A gang of us used to elaborate them back in the 1980s, while we drank coffee out of paper cups at the leisure centre and watched our nine-year-olds' swimming lesson. (To tell the truth, we kept the poor sprats at it for years, doing swimming lessons they no longer really needed because we mothers so enjoyed our Friday teatime conversaziones.) The fantasy was this: when our children outgrew primary school, we would raise two fingers to both the troubled, overcrowded, league-tabled, government-bullied state system and the prissy, snobbish, tie-wearing local independents. We would start our own school.
The headline which brought this daydream back said that "businesses, charities and parents' groups" will be invited to run all new state secondary schools. Education Secretary Charles Clarke said that he wants "the widest possible range" of school types, each with their own ethos.
"Let a thousand flowers bloom!", he seemed to be chirping, a bearded harbinger of spring. The effect was slightly spoiled a couple of days later by the news that parents would no longer even theoretically be able to flit, like choosy bees, to the flower they like best; but never mind. There is nothing quite like the fantasy of inventing a school.
It was going to be housed in an old but cunningly converted trawler, moored bang in the middle of the River Alde and Ore in Suffolk. The school roll might go as high as 50, and the uniform consist of blue jeans or canvas trousers, sweaters and oilskin jackets.
Every morning, pupils would be met on the jetty and taken upriver in a fast rigid inflatable, to clamber up the ladder on to the deck. This would give them some fresh air and excitement to start the day; each group would then hang up their lifejackets and scatter to their various tasks, which would include meteorological observations and checking the dials on the ship's various systems - refrigeration, heating, power, smoke alarms, etc.
When they had reported to the bo'sun (an employee somewhere between caretaker and CDT teacher) and thus taken responsibility for their own physical surroundings, they would be sufficiently calm and focused for assembly. This would involve a lot of lusty singing, possibly with an accordion.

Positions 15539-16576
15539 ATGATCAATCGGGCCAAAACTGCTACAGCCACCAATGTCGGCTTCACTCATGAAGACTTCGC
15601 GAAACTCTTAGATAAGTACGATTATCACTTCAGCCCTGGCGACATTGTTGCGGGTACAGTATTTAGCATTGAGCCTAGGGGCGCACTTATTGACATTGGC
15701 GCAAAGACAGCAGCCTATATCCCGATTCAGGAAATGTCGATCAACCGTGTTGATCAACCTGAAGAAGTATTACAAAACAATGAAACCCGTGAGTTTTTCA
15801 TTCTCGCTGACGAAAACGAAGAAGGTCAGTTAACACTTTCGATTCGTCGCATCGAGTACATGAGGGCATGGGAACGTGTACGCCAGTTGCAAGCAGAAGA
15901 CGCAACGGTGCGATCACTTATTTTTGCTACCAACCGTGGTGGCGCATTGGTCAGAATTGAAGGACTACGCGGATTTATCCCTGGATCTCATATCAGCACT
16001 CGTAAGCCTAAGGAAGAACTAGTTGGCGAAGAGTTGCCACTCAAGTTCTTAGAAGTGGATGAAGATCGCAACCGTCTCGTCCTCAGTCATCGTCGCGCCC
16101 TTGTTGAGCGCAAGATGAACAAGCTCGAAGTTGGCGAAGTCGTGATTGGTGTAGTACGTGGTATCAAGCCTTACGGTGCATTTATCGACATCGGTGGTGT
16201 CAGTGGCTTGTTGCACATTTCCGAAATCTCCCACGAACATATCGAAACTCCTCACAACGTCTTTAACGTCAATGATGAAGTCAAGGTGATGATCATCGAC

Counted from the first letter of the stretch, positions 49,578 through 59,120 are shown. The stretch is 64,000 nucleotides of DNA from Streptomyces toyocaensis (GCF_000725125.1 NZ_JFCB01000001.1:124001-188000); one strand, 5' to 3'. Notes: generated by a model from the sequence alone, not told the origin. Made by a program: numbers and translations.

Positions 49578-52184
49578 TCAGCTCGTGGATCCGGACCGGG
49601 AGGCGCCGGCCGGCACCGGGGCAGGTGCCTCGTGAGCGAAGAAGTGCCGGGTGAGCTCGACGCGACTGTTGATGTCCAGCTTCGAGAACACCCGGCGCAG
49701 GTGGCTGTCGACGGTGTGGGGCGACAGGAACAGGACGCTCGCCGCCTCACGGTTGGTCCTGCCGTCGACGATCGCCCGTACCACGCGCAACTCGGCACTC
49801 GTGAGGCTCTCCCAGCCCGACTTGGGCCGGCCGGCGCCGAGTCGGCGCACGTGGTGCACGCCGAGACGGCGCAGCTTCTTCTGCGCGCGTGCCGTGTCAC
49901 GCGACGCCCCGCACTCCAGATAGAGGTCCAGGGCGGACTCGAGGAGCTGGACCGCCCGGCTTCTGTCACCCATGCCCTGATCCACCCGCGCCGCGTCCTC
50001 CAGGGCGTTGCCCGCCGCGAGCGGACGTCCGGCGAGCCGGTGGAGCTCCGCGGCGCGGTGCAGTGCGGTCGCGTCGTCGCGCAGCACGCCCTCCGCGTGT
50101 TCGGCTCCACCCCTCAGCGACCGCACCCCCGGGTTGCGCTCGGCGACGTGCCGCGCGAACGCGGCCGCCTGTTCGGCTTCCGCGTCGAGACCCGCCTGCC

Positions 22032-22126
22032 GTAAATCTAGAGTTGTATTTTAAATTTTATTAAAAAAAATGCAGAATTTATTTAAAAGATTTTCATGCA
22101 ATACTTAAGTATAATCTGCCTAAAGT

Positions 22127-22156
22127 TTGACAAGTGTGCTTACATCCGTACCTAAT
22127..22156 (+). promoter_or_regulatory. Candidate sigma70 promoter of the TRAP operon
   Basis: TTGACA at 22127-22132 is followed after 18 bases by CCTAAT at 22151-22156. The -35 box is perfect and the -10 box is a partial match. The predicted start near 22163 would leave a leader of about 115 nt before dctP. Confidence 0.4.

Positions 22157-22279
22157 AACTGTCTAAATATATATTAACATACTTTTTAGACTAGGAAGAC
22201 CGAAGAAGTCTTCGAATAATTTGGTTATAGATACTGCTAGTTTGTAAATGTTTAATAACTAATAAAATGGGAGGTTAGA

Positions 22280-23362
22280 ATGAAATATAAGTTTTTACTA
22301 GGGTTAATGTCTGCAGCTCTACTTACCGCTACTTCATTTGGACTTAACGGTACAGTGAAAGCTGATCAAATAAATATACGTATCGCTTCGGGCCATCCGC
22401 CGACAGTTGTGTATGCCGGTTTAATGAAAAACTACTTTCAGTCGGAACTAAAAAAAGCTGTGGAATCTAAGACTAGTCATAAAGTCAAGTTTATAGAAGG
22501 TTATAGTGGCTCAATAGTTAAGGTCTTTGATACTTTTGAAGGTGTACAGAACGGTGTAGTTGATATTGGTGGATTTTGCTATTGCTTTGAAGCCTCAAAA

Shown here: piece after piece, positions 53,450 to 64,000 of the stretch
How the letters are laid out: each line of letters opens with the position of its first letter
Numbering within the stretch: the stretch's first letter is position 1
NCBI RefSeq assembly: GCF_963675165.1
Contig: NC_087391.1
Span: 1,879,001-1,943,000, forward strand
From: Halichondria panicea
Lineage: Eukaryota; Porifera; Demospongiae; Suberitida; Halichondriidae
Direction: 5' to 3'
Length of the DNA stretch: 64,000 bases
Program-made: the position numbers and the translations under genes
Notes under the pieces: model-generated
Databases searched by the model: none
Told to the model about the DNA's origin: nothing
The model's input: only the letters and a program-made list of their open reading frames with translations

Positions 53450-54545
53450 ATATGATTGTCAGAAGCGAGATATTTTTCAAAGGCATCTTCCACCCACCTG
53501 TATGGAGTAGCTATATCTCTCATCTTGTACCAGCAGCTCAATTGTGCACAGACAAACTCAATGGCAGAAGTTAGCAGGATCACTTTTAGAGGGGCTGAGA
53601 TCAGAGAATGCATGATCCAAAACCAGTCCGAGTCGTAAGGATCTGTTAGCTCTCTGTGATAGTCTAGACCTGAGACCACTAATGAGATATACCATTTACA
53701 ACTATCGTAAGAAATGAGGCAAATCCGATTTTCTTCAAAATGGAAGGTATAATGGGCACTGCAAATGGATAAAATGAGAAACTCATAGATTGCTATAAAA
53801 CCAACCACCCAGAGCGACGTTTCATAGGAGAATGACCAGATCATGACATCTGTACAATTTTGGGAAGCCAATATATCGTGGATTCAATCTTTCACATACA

We had worked out that among us all (a collection of freelances and assorted homemakers with reasonable control of their own time) we could supply a rota of non-teaching supervisors for free, and also enough solid expertise to teach English to GCSE, cookery, carpentry and (via navigation projects) the first couple of years of geography. We had a cook, but each Friday one group of children would be taken out of lessons to make lunch for all. Other teaching expertise, we reckoned, could be bought in on a freelance basis.
Frankly, rural areas are full of career-break teachers with young children, who could benefit from our mini-cr che up on the bridge; and, more important, there is generally a good stock of burnt-out, fed-up former teachers who are getting a bit bored with their early retirement.
These, we reckoned, could be re-enthused by a smaller and more eccentric academy such as ours. We asked some of them, just for fun, what they'd charge, and when we added it up, it still came to a lot less than private schools.
After lunch, there would be one brief lesson - or performance, because we would be getting a lot of drama and music into the curriculum - and then games, which would involve up to two hours of heavily supervised and reasonably strenuous dinghy sailing, rowing, canoeing, summer swimming, mud-wrestling, and walks along the reedy bank. Children would then return aboard for an hour or so of prep round a roaring coal fire with cocoa and biscuits, thus saving parents the nightly hell of supervision. At six or seven they would be delivered back to the shore, exhausted and glowing.
Our curriculum was a matter of debate. I favoured whole-morning, total-immersion projects rather than bite-size periods. We all agreed that a lot of education - from physics to poetry to natural history - would be assisted by using the ship, and the river, and perhaps (if we could afford a working engine) the occasional trip along the coast. Discipline would not, we felt, be a great problem given the number of adults around and the knockout effect of fresh air. What, in any case, could make a more suitable sin-bin than a steel fo'c'sle, or a more suitable detention than scraping rust and painting bulkheads?
Oh, all right. Mr Clarke would turn us down, and prodnose authorities would try to close us . But it was a nice dream. Almost the best bit of it was that when inspection time came round, we wouldn't necessarily bother to send the rubber launch to get them from the jetty. If they weren't nice to us, they'd have to bloody swim.